from the In Auction

joel123

Senior Member
persian
Does "form the In Auction" refer to smuggling or does it refer to "item"?
I mean, does the item belonged to In Auction or does the author is talking about smuggling them {the children} from the In Auction?
I am a little confused:confused:.

Olaf smuggled us away in that item from the In Auction with the help of Esmé Squalor,” Duncan began, referring to the last time the Baudelaires had seen him and his sister.


"The Vile Village," by Daniel Handler
 
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  • joel123

    Senior Member
    persian
    What is that item? A large trunk or piece of furniture in which someone could hide? Or isn't a person saying this?
    the item was a large statue. in the previous story, Count Olaf (who is the bad guy) hid the children inside that statue.
     

    abluter

    Senior Member
    British English
    "In Auction" sounds like a category in a shop or auction house, like, for instance, "Unpaid For" or "Next Sale". But I'm guessing.
     

    joel123

    Senior Member
    persian
    "In Auction" sounds like a category in a shop or auction house, like, for instance, "Unpaid For" or "Next Sale". But I'm guessing.
    I am sorry that I did not explain earlier, but In Auction was an Auction of things/items that were fashionable/trendy.
     

    abluter

    Senior Member
    British English
    I don't really understand how Olaf could have smuggled anyone away in an item from the "In" Auction, unless it was a very large tea chest and there were no more than two people being smuggled away.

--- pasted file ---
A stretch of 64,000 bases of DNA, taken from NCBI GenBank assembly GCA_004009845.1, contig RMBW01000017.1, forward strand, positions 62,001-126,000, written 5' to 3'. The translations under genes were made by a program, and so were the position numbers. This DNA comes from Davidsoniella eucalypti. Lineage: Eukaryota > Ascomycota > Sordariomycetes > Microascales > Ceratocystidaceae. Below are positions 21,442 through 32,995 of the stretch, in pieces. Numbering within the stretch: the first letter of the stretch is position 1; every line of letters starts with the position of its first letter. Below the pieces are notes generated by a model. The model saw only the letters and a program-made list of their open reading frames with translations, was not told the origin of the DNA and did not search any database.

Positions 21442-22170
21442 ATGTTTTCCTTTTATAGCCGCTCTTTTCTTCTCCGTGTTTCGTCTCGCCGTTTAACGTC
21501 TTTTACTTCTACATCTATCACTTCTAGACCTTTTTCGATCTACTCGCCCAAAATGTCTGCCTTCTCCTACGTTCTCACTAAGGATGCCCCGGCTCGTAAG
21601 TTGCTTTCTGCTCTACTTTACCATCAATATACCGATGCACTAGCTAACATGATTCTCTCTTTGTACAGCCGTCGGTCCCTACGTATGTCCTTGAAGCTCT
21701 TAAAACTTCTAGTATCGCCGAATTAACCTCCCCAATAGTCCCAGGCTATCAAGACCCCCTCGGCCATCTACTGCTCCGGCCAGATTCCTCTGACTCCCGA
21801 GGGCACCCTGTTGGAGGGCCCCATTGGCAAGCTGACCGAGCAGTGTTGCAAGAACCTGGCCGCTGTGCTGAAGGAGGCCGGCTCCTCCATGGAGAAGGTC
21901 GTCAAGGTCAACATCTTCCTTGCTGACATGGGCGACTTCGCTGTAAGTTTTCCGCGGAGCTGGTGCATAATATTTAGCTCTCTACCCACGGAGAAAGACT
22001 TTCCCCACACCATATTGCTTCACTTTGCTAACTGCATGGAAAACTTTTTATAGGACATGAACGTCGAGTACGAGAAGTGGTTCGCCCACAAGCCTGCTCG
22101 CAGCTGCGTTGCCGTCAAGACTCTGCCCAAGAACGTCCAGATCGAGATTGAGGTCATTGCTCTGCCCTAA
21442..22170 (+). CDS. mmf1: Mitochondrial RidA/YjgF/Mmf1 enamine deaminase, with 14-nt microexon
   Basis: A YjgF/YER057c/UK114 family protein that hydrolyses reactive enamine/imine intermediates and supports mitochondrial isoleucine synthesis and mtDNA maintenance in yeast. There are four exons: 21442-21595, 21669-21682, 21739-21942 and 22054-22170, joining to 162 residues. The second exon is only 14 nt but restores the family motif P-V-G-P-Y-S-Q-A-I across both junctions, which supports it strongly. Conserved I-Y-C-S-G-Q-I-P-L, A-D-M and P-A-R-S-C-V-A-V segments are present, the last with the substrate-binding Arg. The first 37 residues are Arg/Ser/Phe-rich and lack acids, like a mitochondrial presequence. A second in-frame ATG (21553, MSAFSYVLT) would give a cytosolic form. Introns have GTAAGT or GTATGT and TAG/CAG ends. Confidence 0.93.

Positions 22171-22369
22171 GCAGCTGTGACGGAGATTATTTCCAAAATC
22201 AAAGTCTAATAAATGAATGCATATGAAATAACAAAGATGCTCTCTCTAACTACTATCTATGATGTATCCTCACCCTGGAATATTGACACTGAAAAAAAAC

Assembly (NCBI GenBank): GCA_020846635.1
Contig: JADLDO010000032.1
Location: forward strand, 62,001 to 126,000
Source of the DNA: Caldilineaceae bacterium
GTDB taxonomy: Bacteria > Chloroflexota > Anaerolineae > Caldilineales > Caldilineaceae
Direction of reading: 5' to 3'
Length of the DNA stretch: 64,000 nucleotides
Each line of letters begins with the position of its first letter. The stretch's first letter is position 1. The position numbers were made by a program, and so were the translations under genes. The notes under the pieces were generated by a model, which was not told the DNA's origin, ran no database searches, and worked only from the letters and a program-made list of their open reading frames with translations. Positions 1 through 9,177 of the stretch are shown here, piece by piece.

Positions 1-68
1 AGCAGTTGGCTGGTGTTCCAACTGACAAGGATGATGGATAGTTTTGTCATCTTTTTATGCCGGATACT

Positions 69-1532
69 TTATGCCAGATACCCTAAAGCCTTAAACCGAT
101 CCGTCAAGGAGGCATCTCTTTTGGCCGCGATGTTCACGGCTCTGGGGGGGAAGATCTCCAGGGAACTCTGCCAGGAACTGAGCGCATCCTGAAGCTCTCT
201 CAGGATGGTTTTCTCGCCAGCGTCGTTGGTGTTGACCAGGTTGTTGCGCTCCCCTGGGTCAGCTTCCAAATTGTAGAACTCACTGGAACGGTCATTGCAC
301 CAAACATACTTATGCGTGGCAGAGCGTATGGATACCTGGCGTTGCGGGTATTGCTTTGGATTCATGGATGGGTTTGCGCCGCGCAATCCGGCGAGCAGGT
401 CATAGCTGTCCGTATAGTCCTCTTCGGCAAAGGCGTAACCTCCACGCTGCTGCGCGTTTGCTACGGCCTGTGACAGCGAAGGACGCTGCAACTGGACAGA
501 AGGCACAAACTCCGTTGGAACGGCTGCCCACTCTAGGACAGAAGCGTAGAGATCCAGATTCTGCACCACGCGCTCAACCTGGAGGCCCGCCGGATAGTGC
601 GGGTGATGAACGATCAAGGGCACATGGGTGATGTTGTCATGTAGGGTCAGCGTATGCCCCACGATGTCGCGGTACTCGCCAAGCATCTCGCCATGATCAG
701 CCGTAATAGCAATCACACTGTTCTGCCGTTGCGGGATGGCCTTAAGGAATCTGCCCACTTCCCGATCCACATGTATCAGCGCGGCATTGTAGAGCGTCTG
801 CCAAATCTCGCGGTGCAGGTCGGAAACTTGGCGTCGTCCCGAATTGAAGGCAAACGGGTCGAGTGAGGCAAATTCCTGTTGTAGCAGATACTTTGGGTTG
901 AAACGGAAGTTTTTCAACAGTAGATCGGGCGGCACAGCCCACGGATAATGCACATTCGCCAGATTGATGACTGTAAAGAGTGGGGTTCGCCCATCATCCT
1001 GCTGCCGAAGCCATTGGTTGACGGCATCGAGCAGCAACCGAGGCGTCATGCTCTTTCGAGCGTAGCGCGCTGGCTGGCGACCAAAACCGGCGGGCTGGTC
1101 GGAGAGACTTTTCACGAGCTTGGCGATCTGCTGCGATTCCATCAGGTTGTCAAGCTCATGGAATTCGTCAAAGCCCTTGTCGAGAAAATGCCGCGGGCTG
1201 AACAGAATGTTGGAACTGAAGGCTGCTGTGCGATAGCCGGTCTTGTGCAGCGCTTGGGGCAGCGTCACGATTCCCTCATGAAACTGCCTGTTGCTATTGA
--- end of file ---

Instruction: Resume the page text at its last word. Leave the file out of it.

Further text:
Loob

    Senior Member
    English UK
    Hi joel123

    You're asking, I think, whether your sentence divides as:
    (a) Olaf smuggled us away in [that item from the In Auction]
    or
    (b) Olaf smuggled us away [in that item] [from the In Auction] = Olaf smuggled us away [from the In Auction] [in that item].

    The first answer, of course, is that it could be either. But (b) would only be more likely if someone had just referred to the item, and from a very quick look at the context, it doesn't look as though anyone has. So I'd probably plump for (a) - though I might be wrong:cool:.
     

    joel123

    Senior Member
    persian
    Hi joel123

    You're asking, I think, whether your sentence divides as:

    (a) Olaf smuggled us away in [that item from the In Auction]
    or
    (b) Olaf smuggled us away [in that item] [from the In Auction] = Olaf smuggled us away [from the In Auction] [in that item].

    The first answer, of course, is that it could be either. But (b) would only be more likely if someone had just referred to the item, and from a very quick look at the context, it doesn't look as though anyone has. So I'd probably plump for (a) - though I might be wrong:cool:.
    Thank you so much. :thank you: :)
     
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